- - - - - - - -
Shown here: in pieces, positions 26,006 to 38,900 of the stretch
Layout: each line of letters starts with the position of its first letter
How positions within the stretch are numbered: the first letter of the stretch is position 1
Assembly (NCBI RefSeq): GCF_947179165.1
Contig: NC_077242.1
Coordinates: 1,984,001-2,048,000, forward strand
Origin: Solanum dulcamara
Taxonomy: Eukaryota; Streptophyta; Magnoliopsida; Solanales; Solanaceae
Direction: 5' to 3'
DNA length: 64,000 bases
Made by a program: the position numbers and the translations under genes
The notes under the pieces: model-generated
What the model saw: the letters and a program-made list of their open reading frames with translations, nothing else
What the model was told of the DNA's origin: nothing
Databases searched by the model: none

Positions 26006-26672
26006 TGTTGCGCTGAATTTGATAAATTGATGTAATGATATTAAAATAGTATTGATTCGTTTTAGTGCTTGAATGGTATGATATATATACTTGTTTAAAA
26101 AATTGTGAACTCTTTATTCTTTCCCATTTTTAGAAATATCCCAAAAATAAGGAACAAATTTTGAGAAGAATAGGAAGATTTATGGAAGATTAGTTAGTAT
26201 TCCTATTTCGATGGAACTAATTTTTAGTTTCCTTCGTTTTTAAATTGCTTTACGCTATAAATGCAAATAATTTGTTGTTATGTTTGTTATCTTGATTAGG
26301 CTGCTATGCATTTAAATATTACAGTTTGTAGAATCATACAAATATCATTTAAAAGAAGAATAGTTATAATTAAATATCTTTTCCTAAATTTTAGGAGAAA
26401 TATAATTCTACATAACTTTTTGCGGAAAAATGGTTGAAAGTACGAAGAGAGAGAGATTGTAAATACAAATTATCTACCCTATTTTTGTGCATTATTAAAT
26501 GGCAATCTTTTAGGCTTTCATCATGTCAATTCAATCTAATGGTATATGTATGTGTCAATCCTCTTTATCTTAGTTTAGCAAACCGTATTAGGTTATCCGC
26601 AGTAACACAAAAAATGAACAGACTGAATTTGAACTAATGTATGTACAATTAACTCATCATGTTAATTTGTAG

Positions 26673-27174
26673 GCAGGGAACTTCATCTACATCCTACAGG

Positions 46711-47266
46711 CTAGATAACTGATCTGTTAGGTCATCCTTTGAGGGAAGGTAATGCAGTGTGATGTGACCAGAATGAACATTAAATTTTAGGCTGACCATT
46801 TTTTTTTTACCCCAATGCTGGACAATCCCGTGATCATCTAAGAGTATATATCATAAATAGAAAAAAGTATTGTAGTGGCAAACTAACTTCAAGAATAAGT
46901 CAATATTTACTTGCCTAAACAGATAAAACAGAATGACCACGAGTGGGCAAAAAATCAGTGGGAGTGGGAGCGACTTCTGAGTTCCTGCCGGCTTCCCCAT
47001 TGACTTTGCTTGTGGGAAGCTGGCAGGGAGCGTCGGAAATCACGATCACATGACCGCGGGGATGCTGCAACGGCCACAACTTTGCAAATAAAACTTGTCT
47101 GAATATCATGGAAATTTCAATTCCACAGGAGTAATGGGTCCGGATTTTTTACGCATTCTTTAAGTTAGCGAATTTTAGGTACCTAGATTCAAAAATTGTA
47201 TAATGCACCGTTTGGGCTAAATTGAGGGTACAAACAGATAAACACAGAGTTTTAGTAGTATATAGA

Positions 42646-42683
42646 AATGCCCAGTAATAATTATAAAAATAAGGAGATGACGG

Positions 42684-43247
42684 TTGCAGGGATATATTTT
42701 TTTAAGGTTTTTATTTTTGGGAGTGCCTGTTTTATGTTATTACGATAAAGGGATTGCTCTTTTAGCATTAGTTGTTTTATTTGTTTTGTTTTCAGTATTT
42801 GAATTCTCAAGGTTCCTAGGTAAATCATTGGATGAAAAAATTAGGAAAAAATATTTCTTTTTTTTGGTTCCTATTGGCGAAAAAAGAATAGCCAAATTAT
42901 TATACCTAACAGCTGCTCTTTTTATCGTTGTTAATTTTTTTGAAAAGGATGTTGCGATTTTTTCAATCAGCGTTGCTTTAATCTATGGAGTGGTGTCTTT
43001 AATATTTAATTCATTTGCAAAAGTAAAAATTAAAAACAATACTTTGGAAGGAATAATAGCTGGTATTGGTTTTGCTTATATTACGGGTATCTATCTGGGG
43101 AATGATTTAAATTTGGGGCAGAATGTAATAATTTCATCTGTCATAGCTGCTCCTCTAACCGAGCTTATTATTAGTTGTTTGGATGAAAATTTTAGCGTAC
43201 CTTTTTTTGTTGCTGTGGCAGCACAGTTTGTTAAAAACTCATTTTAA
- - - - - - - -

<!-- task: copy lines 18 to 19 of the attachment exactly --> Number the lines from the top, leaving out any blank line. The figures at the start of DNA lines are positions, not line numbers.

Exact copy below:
26101 AATTGTGAACTCTTTATTCTTTCCCATTTTTAGAAATATCCCAAAAATAAGGAACAAATTTTGAGAAGAATAGGAAGATTTATGGAAGATTAGTTAGTAT
26201 TCCTATTTCGATGGAACTAATTTTTAGTTTCCTTCGTTTTTAAATTGCTTTACGCTATAAATGCAAATAATTTGTTGTTATGTTTGTTATCTTGATTAGG